UPS/Teamsters negotiation in 1997
In 1997 united parcel service and the Teamsters were on table again after 1993’s contract negotiation. It was common since 1980’s that union sent signals to management about large concessions before every negotiation. Union made it clear before the 1997 negotiations started that "These negotiations are about only one thing and that is making improvements that will give our members the security, opportunities, safety, and standard of living that they deserve" (Witt, Wilson, 1999). In 1996 UPS reported $22.4 billion of sales. 80 percent of the ground package delivery business was under control of united parcel service. UPS had 185,000 Teamsters employees. Majority of these employees were part timers and other full timers. While reported being a profitable company UPS management said that to stay profitable and beat its competitors they need to negotiate the contract wisely and its employees need to cooperate with them. The emphasis on international business and expedited air shipments was driving the growth of the company. The air side of UPS operates virtually separately than the ground operations. This is where people worked odd hours and had to meet tight operational deadlines. The ground portion also consisted of majority of the part time workers (Budd, 1997). The Teamsters was part of the AFL-CIO. AFL-CIO was a federation consisted of 78 different national and international unions. Overall it had most than 13 million members. Teamster was a big in it as well. It was presenting 1.4 million members including about 400,000 pensioners both in United States and Canada. Union leaders told its members to be offensive in the negotiation to stay in power. Teamster had many part timers in their membership and these part timers made 57% of the total UPS employees. These part timers had big stakes in this negotiation and were looking forward to get heard in the negotiation. The subcontracting was a big issue for these part timers which also made a big part of the total Teamster labor membership (Bacon, 1997) & (Witt, Wilson, 1999).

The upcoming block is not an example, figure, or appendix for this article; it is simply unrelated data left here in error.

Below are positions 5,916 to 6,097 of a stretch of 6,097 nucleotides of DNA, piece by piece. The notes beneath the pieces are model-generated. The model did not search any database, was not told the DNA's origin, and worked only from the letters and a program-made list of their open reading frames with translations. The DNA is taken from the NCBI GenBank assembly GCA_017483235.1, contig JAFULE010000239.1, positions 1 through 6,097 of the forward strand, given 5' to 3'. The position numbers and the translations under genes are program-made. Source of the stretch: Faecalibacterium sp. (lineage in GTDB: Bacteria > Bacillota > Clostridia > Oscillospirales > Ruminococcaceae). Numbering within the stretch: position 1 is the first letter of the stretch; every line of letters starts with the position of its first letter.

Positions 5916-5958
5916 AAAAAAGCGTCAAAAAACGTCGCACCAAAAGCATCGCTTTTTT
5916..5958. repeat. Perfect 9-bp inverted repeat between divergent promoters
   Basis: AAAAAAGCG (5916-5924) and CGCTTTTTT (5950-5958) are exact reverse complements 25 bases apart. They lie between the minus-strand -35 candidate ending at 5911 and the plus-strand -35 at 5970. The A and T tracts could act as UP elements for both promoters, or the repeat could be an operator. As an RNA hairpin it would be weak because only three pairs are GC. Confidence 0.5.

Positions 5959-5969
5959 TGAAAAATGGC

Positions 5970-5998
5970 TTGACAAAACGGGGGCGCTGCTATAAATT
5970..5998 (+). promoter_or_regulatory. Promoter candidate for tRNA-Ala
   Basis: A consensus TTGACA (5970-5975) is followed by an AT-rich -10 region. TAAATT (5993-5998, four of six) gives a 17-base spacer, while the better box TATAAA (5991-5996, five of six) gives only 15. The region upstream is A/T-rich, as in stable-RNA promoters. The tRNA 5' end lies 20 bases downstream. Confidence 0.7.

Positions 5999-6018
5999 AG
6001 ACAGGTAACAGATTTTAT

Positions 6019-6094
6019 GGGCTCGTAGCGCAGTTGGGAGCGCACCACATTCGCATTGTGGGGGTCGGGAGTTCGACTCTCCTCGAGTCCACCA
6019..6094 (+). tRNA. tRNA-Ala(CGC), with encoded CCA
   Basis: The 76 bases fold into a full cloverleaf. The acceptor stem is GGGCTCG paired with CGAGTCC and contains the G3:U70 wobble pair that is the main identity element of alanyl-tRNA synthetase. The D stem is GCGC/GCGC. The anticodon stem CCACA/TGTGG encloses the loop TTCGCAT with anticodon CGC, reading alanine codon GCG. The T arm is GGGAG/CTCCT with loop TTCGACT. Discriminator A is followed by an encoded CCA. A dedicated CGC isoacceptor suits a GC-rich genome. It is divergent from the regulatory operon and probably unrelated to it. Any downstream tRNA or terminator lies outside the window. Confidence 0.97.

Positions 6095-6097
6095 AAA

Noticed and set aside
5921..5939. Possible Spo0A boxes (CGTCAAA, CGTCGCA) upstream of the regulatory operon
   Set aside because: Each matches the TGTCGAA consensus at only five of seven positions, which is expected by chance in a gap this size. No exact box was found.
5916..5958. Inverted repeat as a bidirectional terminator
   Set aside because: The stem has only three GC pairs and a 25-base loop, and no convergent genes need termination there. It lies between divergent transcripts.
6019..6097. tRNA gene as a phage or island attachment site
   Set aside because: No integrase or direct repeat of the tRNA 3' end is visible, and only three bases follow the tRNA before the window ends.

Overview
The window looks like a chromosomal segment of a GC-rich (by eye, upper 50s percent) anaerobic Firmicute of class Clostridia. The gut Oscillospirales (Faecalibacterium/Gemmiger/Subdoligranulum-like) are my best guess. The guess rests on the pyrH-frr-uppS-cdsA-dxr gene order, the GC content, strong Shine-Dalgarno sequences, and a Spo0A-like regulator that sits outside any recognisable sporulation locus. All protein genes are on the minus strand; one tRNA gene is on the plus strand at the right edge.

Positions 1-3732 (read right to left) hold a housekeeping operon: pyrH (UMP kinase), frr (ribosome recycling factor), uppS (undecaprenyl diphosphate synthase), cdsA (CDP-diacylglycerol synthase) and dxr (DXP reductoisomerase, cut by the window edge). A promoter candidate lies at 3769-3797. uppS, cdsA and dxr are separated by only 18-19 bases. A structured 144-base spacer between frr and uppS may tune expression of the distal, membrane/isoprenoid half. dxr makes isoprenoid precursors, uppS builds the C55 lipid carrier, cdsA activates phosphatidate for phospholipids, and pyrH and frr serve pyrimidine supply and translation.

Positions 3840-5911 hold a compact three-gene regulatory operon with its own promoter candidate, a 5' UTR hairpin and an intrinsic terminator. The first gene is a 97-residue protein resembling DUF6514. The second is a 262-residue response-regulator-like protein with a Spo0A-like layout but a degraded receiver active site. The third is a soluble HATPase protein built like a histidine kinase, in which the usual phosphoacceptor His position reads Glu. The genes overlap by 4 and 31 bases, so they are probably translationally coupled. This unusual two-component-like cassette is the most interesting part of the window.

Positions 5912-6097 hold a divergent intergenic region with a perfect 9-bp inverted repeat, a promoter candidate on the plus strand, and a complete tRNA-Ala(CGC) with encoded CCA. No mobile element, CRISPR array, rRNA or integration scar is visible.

At the time of 1997-contract negotiation, democrats were in power. Mr. Clinton was on the president seat. As democrats are seen historically in favor of the unions, teamster could expect government support for sure. The 1997 economy was doing great. It had the great combination of strong growth in domestic product, individual income and very low inflation rate. There was also very low unemployment rate at this time. Economy was expanding in year 1997 since 1991 (USDA, 1997). All this was favoring teamster, which was all ready for the negotiation with UPS. Solid economy meant that UPS was doing great in the business. UPS reported a great sale in year 1996, which was, suppose increase in 1997. Management had no reasons to lay back on employee demands. They were in a good position to be more generous and giving to their employees if they wanted. Low unemployment rates also put UPS in a difficult position. If Teamster wanted to go on strike UPS could have hard time filling all the vacancies. The situation was in great favor of the union side if they wanted to strike (Lecture notes).
Both sides came with their own plans and claimed their plans to be beneficial to the employees. Both UPS and teamsters saw advantage of controlling the pension funds. Management wanted withdrawal of its contribution to the pension funds. By pulling out of this plan company could be better off financially. It could cost UPS around $700 million in withdraw liability charges. To get out of 31 multiemployer plans. Instead UPS was willing to contribute $1 billion a year to a single-employer plan. UPS wanted the full control of the pension funds. UPS offered to provide a single benefit pension plan to both full and part time employees. Another offer that management made on the table was to...